ICD-9 Diagnosis Code 724.8

Other back symptoms

Diagnosis Code 724.8

ICD-9: 724.8
Short Description: Other back symptoms
Long Description: Other symptoms referable to back
This is the 2014 version of the ICD-9-CM diagnosis code 724.8

Code Classification
  • Diseases of the musculoskeletal system and connective tissue (710–739)
    • Dorsopathies (720-724)
      • 724 Other and unspecified disorders of back

Information for Medical Professionals

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The ICD-10 and ICD-9 GEMs are used to facilitate linking between the diagnosis codes in ICD-9-CM and the new ICD-10-CM code set. The GEMs are the raw material from which providers, health information vendors and payers can derive specific applied mappings to meet their needs.

Synonyms
  • Bragard's sign
  • Complaining of a back symptom
  • Counternutation
  • Decreased active range of lumbar spine extension
  • Decreased active range of lumbar spine flexion
  • Decreased active range of lumbar spine left lateral flexion
  • Decreased active range of lumbar spine left rotation
  • Decreased active range of lumbar spine right lateral flexion
  • Decreased active range of lumbar spine right rotation
  • Decreased active range of thoracic spine extension
  • Decreased active range of thoracic spine flexion
  • Decreased active range of thoracic spine left lateral flexion
  • Decreased active range of thoracic spine left rotation
  • Decreased active range of thoracic spine right lateral flexion
  • Decreased active range of thoracic spine right rotation
  • Decreased passive range of lumbar spine extension
  • Decreased passive range of lumbar spine flexion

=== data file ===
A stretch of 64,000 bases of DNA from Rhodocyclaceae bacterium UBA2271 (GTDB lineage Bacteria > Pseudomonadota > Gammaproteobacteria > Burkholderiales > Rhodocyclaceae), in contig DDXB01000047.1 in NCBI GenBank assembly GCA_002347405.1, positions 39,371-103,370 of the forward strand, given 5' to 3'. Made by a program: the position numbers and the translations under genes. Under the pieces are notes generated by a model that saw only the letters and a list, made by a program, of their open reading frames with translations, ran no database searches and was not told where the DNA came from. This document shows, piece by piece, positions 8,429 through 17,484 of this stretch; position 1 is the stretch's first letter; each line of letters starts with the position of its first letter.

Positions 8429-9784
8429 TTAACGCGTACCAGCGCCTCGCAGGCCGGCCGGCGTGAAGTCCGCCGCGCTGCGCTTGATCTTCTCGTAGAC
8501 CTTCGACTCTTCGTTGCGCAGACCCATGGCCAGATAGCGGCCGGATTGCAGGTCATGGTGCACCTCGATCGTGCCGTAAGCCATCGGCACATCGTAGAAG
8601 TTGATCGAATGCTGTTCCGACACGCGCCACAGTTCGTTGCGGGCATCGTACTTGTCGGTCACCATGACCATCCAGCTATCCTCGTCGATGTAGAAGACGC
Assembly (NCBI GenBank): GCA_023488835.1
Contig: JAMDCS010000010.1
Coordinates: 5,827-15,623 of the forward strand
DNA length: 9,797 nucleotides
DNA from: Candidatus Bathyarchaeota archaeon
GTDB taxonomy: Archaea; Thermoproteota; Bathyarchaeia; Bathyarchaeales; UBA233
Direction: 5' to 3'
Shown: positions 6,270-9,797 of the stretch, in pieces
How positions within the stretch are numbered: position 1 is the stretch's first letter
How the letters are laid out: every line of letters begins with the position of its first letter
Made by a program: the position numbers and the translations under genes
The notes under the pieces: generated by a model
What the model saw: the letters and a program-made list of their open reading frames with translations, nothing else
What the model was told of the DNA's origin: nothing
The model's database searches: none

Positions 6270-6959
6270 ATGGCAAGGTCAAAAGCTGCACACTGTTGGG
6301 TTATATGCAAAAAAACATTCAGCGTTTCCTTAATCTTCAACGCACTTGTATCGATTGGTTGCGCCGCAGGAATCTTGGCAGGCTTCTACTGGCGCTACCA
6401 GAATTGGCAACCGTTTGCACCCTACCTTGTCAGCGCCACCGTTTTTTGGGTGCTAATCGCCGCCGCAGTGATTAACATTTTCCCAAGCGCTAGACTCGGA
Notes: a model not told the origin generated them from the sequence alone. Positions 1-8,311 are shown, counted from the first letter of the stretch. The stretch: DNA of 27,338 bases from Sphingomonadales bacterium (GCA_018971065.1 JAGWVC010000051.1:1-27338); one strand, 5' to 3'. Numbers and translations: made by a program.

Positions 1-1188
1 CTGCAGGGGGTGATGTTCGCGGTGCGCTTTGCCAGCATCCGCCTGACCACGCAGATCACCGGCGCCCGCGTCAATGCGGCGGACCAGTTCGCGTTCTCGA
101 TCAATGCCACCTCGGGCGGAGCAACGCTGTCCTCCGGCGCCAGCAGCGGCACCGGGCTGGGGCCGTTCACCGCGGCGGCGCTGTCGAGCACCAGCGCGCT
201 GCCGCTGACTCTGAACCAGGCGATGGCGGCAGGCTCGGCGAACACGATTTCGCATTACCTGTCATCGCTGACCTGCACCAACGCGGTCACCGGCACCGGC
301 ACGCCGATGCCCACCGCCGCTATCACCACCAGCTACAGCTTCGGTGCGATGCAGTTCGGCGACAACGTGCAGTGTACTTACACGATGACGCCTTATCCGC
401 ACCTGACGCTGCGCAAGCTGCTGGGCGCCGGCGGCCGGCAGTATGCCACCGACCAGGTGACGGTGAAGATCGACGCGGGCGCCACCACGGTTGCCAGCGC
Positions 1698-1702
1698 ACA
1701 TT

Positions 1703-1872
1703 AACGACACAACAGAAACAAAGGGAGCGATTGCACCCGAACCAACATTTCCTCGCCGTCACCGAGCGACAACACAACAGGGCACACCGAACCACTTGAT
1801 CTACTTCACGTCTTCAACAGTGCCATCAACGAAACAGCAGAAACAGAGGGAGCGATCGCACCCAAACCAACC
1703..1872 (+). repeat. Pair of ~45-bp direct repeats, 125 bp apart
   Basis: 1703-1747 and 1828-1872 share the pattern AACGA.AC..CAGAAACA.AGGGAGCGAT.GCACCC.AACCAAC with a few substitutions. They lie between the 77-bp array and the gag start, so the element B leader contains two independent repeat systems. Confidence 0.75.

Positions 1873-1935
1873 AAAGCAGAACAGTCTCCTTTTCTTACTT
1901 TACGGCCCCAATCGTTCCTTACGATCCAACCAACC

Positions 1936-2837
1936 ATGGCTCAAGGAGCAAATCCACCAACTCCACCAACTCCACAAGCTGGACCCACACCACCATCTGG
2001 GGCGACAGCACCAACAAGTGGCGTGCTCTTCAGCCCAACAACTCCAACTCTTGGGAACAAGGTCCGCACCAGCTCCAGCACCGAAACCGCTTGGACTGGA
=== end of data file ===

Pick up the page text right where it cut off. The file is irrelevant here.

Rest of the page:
• Decreased passive range of lumbar spine left lateral flexion
  • Decreased passive range of lumbar spine left rotation
  • Decreased passive range of lumbar spine right lateral flexion
  • Decreased passive range of lumbar spine right rotation
  • Decreased passive range of thoracic spine extension
  • Decreased passive range of thoracic spine flexion
  • Decreased passive range of thoracic spine left rotation
  • Decreased passive range of thoracic spine right rotation
  • Demianoff's sign
  • Erichsen's sign
  • Lumbar spine painful on movement
  • Myopathy with type I hypotrophy
  • Ossification of posterior longitudinal ligament
  • Panniculitis affecting back
  • Panniculitis affecting sacrum
  • Paravertebral muscle spasm
  • Putti's syndrome
  • Stiff back
  • Thoracic spine crepitus
  • Thoracic spine crepitus palpable
  • Thoracic spine stiff
  • Thoracic spine unstable

Index of Diseases and Injuries
References found for the code 724.8 in the Index of Diseases and Injuries:


Information for Patients


Back Pain

Also called: Backache, Lumbago

If you've ever groaned, "Oh, my aching back!", you are not alone. Back pain is one of the most common medical problems, affecting 8 out of 10 people at some point during their lives. Back pain can range from a dull, constant ache to a sudden, sharp pain. Acute back pain comes on suddenly and usually lasts from a few days to a few weeks. Back pain is called chronic if it lasts for more than three months.

Most back pain goes away on its own, though it may take awhile. Taking over-the-counter pain relievers and resting can help. However, staying in bed for more than 1 or 2 days can make it worse.

If your back pain is severe or doesn't improve after three days, you should call your health care provider. You should also get medical attention if you have back pain following an injury.

Treatment for back pain depends on what kind of pain you have, and what is causing it. It may include hot or cold packs, exercise, medicines, injections, complementary treatments, and sometimes surgery.

NIH: National Institute of Arthritis and Musculoskeletal and Skin Diseases

  • Back pain - returning to work
  • Back pain - when you see the doctor
  • Back pain and sports
  • Chiropractic care for back pain
  • Cognitive behavioral therapy for back pain
  • Low back pain - acute
  • Low back pain - chronic
  • MRI and low back pain
  • Returning to sports after a back injury
  • Sacroiliac joint pain - aftercare
  • Spinal cord stimulation
  • Taking care of your back at home
  • Taking narcotics for back pain


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